As they start simulations, the first interesting insight is the discovery of cycles; so the notion of stable fixed points for populations is insufficient. Moreover, cycles can arise endogenously in populations. The first time students see the bifurcation diagram of a stable population give away to a cycling population is often mesmerising to many students and to me as a teacher as well.  The second exciting part is the discovery that that even two very close trajectories can dramatically diverge for large growth parameter values (chaotic regime) .That predictability breaks down even if the model has no stochasticity,  is another fascinating take-home to everyone.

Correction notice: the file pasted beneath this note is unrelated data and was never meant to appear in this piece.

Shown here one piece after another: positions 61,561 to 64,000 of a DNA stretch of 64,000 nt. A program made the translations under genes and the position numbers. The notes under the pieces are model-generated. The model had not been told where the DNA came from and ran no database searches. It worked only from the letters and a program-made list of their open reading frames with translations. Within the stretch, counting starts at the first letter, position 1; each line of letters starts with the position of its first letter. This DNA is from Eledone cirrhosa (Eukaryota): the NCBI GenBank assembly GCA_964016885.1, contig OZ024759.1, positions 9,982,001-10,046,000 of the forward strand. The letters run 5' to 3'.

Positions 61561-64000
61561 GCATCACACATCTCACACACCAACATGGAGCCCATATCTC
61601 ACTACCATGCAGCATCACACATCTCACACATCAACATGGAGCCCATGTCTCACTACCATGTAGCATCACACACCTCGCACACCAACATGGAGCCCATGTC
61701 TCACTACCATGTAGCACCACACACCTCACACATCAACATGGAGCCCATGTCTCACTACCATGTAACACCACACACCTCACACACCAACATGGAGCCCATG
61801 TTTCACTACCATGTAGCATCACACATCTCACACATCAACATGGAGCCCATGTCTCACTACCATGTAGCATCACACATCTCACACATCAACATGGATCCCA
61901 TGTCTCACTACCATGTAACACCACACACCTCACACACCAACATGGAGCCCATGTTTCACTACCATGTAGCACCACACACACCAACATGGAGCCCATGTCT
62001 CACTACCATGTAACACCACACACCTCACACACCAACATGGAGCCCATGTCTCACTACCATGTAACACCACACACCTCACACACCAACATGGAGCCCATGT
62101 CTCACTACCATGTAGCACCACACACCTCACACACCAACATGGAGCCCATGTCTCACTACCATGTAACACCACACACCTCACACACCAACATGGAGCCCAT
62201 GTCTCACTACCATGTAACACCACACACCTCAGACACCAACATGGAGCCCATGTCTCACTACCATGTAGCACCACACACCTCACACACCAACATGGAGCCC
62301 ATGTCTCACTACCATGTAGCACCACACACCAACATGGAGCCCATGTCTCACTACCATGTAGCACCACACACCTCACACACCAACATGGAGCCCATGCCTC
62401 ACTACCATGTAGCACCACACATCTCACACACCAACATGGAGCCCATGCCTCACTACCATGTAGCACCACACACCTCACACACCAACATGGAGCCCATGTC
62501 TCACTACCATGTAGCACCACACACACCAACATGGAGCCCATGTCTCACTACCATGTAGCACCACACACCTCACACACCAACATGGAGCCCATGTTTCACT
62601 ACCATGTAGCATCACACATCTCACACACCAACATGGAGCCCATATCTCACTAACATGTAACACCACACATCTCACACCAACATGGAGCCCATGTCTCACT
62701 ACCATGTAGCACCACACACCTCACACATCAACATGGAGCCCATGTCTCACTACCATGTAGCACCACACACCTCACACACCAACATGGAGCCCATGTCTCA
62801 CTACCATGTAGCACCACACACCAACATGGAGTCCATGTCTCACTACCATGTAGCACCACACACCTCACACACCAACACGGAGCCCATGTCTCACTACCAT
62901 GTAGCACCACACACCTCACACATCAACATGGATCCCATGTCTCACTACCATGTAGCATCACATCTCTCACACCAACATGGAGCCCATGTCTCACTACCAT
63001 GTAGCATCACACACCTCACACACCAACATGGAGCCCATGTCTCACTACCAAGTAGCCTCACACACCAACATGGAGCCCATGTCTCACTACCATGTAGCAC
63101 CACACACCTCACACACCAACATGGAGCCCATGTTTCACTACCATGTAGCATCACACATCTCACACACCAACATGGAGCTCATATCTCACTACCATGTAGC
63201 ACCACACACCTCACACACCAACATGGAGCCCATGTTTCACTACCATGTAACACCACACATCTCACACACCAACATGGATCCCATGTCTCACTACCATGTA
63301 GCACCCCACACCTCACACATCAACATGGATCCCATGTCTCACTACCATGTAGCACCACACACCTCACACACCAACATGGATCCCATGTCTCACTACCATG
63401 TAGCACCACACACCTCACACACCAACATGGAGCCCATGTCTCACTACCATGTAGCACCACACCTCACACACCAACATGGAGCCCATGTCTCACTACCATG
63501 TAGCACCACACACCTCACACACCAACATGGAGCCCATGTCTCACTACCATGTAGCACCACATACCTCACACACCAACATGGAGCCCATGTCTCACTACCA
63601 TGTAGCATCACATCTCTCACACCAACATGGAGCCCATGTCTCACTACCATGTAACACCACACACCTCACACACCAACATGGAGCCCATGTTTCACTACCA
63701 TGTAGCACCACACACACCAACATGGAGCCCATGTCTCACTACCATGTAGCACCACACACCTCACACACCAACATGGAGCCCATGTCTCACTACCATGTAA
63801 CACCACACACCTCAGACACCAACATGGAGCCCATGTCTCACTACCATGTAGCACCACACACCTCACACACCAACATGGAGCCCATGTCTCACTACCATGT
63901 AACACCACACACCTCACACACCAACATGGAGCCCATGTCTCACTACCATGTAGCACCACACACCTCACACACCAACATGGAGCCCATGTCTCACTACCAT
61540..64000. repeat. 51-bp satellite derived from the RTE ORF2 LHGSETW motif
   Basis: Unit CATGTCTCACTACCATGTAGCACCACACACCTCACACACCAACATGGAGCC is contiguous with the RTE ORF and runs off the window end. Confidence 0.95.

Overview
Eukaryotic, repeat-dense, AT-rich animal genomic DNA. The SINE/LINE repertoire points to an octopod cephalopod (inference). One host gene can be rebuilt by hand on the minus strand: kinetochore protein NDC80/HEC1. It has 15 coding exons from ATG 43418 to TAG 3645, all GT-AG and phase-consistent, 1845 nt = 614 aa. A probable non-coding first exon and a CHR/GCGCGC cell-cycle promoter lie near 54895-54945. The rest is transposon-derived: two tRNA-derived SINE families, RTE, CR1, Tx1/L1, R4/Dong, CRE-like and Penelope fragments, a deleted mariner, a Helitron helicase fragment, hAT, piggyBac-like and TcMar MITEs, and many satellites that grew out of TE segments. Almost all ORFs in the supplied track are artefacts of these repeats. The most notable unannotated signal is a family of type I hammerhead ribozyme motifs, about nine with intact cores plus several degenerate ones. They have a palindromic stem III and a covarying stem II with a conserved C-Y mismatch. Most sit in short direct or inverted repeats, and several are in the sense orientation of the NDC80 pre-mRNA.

My motivation to teach this course has been to facilitate the process of students discovering a variety of theoretical ecology concepts on their own via group discussions. Therefore, my intention is not to show a large number of models and their mathematical analyses. Although theory and mathematical models can be analysed objectively, I try to focus a lot on the process of  building the models. This is a subjective exercise, given that each scientist may have slightly different focus on what is an important question, what aspects of biological reality must be captured in the model and what can be ignored, and ultimately, the purpose of modelling itself. The emphasis on the process of model building means that the quantum of materials I teach is perhaps less in comparison to a regular theoretical ecology course.